KARACHI, Pakistan (AP) -- Heavily armed police wearing body armor stormed a suspected al-Qaida hide-out Wednesday, killing two gunmen and capturing at least five others in a three-hour shooting battle, police said.
Five officers -- three policemen and two intelligence agents -- were wounded, two of them critically, police said. The federal Interior Ministry in Islamabad said all the gunmen were foreigners but did not say from what country. A police official, speaking on condition of anonymity, said the gunmen were Arabs and Afghans.
Many al-Qaida fugitives are believed to have taken refuge in Karachi, Pakistan's largest city, after the collapse of the Taliban regime in Afghanistan. The city has been a hotbed of sectarian violence and militant groups targeting foreigners.
A police official said a laptop and "literature" were found in the apartment and that the gunmen were suspected to be linked to al-Qaida. Police initially said a child was killed in Wednesday cross fire but later issued a statement saying "that appeared to be incorrect."
The intelligence officer, speaking on condition of anonymity, said police raided the apartment, located in a five-story building in an upscale neighborhood, after receiving a tip that "suspicious people were living there."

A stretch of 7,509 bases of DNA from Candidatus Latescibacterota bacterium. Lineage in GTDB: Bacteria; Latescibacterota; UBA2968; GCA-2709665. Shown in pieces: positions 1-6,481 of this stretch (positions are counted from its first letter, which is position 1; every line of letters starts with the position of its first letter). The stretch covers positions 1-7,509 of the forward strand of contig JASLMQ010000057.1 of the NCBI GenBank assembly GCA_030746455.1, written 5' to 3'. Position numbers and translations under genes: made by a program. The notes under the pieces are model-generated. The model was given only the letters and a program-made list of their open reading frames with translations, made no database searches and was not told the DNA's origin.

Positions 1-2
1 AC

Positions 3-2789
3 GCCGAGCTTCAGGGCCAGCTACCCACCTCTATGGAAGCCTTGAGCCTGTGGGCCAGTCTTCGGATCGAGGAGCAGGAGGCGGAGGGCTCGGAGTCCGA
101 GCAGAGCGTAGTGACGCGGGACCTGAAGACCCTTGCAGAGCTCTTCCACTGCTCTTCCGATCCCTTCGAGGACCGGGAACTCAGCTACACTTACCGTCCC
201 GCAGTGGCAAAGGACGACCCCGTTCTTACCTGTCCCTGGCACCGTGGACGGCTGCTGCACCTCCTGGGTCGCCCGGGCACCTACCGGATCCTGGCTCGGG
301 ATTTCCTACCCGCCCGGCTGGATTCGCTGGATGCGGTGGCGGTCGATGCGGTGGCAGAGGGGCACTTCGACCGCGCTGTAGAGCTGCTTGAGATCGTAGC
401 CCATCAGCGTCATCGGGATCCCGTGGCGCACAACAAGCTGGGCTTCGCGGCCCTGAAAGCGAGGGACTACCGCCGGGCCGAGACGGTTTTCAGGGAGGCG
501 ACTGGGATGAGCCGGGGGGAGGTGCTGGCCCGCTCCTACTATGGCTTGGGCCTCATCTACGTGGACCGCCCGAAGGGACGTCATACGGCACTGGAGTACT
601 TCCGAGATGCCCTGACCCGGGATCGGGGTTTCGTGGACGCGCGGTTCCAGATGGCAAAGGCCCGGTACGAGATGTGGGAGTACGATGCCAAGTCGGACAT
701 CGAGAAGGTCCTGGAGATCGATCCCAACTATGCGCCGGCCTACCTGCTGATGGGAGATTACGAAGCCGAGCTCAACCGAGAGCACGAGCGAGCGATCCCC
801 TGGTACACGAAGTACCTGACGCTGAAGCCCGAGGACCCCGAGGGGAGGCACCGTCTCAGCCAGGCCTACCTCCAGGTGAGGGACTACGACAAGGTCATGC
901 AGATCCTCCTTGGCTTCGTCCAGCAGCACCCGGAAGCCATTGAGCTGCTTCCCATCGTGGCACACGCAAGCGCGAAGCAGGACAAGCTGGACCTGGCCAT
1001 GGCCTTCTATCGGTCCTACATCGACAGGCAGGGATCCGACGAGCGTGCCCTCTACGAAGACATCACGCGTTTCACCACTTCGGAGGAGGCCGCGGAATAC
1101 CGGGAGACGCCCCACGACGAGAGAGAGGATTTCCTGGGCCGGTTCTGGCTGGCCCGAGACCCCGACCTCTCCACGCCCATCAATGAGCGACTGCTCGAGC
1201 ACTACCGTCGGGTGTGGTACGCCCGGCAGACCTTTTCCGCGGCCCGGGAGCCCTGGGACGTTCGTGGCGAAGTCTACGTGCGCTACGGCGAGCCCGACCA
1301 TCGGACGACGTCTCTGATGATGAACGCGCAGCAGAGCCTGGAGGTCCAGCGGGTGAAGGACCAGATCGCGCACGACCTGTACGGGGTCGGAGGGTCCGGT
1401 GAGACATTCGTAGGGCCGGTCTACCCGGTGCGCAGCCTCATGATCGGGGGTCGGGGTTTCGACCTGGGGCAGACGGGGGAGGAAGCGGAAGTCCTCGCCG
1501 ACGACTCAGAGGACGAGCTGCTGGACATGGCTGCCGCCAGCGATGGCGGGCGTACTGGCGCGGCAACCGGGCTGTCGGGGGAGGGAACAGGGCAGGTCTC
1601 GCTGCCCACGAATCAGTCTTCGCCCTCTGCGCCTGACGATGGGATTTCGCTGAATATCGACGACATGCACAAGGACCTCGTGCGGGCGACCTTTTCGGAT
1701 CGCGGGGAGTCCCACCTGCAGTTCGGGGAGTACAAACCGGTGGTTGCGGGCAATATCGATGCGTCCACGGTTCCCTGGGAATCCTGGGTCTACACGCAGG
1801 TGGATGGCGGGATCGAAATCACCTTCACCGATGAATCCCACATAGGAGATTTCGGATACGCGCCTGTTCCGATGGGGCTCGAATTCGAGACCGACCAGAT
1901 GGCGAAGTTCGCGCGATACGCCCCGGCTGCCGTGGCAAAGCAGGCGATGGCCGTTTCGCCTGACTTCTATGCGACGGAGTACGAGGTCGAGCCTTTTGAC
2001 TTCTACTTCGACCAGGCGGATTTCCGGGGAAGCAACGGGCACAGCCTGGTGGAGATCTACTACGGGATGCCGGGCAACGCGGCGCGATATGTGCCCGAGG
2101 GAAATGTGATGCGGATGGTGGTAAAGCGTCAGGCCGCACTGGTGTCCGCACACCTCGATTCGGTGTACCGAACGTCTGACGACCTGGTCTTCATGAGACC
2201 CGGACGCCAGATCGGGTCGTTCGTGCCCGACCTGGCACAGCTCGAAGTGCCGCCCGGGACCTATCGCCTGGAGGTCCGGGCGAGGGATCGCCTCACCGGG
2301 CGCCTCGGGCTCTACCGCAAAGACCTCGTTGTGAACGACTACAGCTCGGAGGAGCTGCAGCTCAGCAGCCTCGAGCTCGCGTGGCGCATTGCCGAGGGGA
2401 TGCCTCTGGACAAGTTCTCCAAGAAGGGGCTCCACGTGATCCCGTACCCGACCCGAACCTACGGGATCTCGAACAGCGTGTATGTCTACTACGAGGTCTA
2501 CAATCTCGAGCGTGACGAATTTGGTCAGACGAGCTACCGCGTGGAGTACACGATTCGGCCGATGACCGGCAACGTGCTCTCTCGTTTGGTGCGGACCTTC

Police chief Kamal Shah said two of the gunmen were arrested inside the apartment. Others fled to the roof, where they battled police for three hours before they were killed or captured.
The gunmen were armed with Kalashnikov assault rifles, submachine guns and grenades -- a heavier arsenal than is usually carried by ordinary Karachi criminals.
But Shah refused to say anything about their identity. "I'm not saying that they were ordinary criminals, but I have to take stock of the situation," he told reporters shortly after the siege ended.
The intelligence official at the scene said one of the gunmen scrawled "There is no God but Allah" in Arabic in his own blood on the tiles of the kitchen wall.
While the shooting was still under way, police brought one woman and her young child, both in tears, to safety. "I don't know how many more are inside," she told an Associated Press reporter as she was quickly led away.
As the gunmen held out on the roof, police commandos in body armor and helmets entered the building and slowly worked their way to the upper floors. Police, firing on the gunmen from the roofs of neighboring buildings, called on them to surrender. The gunmen responded with chants of "Allahu Akbar," or God is Great.
Within minutes, a burly, curly haired man was brought out with his entire face covered by a blindfold. Hundreds of policemen fired off volleys of gunfire to celebrate his capture. The final gunman was captured shortly afterward.
Brainerd Dispatch ©2013. All Rights Reserved.